Lasers have transformed how many industries work. Whether it’s electronics, manufacturing, food and drink, and even luxury goods, the impact of laser technology goes further than most of us would imagine.
Lasering is the industrial process where customisation meets mass production.
Take the FMCG drinks market for example. The accuracy and speed of laser coding and marking is not only critical to productivity – with some production lines processing 125,000 cans per hour – it’s also essential for traceability. The frequency at which a laser is firing, the wavelength at which it operates and the power density it generates all govern how quickly and accurately a laser can operate. On many levels, there’s no room for error.
At the other end of the spectrum, lasers play a key role in customisation and communicating brand, whether by engraving logos on products or cutting and marking the high-quality packaging that reinforces the values that appeal to consumers.
For example, in the cosmetics industry, lasers are used to create high precision logos on products, such as lipsticks. Here, where look and feel are an essential part of the sometimes premium price pitch to consumers, there’s no room for poor marking or sub-standard packaging.
What these very different markets share in common is the requirement to filter fume or particulate emissions at the point of ablation…and that means investing in extraction technology. BOFA systems help keep equipment free from contamination that might otherwise disrupt laser beams, harm quality, or even cause unscheduled downtime. Extraction is also a key contributor to removing airborne contaminants and maintaining a clean, healthy working environment.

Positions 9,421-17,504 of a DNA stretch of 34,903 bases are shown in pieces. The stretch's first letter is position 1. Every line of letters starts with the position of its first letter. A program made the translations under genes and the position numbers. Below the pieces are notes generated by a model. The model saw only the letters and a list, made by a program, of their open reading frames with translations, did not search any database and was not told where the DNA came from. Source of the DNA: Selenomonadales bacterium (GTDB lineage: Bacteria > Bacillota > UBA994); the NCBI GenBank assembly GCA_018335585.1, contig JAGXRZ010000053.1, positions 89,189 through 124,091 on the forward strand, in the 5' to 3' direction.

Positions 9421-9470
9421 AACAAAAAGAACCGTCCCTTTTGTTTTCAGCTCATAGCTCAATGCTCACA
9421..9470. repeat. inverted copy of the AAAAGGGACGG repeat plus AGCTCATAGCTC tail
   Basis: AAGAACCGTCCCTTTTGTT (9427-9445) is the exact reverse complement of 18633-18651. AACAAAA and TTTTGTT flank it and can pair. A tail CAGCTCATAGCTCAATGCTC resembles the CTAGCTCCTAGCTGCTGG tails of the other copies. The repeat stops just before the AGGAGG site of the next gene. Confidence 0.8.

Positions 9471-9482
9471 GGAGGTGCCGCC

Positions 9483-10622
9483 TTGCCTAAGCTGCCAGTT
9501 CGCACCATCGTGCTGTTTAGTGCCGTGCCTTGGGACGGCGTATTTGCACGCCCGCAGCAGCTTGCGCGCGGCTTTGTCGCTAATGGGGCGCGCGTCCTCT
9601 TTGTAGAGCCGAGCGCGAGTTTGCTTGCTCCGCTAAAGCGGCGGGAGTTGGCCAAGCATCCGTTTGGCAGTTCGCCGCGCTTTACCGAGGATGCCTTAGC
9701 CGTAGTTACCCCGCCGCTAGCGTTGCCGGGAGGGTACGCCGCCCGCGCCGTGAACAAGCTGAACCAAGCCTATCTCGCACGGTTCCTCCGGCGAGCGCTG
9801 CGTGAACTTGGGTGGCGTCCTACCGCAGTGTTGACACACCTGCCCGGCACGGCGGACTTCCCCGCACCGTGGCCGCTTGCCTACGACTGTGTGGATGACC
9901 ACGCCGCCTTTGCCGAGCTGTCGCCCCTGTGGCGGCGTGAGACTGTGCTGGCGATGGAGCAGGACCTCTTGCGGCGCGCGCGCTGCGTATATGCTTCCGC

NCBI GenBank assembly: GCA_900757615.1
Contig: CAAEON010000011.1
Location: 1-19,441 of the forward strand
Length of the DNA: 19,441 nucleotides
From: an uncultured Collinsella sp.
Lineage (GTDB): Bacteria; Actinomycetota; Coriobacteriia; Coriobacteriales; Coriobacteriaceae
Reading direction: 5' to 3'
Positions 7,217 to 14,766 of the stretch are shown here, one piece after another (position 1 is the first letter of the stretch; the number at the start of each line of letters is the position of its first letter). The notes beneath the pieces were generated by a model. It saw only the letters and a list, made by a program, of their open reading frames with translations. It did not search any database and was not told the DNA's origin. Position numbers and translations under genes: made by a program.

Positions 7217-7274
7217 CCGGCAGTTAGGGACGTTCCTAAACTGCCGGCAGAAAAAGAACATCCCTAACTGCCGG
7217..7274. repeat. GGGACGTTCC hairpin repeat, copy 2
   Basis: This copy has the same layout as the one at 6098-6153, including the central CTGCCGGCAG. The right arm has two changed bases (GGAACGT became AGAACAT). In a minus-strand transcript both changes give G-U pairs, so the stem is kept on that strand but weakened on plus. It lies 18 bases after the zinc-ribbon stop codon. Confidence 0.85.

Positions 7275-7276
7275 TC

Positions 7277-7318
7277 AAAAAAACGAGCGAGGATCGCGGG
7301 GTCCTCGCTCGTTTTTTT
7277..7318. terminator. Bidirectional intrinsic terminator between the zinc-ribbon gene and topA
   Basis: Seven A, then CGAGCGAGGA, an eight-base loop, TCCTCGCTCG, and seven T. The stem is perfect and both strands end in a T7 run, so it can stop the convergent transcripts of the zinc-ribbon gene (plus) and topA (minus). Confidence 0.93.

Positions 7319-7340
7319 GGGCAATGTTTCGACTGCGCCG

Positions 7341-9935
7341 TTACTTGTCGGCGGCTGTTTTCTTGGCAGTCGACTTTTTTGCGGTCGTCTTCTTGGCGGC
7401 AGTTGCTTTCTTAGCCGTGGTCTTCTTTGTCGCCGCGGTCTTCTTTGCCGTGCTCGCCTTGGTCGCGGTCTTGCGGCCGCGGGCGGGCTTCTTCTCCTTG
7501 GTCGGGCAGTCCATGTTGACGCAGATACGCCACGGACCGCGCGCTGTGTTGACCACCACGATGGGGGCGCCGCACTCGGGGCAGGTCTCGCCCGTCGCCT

In FMCG canning lines, the portable systems developed by BOFA are designed to keep pace with high speeds. The speeds involved can cause emissions to travel from the point of ablation, so BOFA engineers will take account of this momentum, along with the type and size of particulate, when designing a system, with the aim of keeping laser lenses dust-free.
This engineering assessment can be critical, as making assumptions can be the enemy of productivity in manufacturing. This includes paying close attention to both the process and the materials being worked. For example, the laser cutting of acrylic materials for a store point of sale display will emit volatile organic compounds, which need to be filtered to help maintain a clean working atmosphere.
In addition, while the adoption of fibre laser technology helps deliver high speed and accuracy, this process can sometimes also generate higher temperatures than other types of laser systems. So BOFA has developed technology that both helps maintain operating temperatures at the laser head and also helps mitigate the risk of thermal events from any increased temperature at the material surface.
Finally, how extraction is controlled can make a significant contribution to productivity in an increasingly data driven and automated environment, such as barcoding, labelling and packaging. BOFA’s iQ operating platform features a host of functions and innovations, including onboard data logs and real-time system condition visualisation so operators can monitor whole system performance and schedule filter exchanges to match production plans.
BOFA’s product range for laser applications extends to more than 25 model types, each of which is available with custom options. The units cover a range of extraction flowrates from 180 to 4000 m³/hr (106 to 2354 cubic feet a minute), enabling a matched solution for just about every type of application.
To help users optimise the value of their laser investments, BOFA’s technical support team offers regular training and support, both to OEMs and end users, via the BOFA Academy.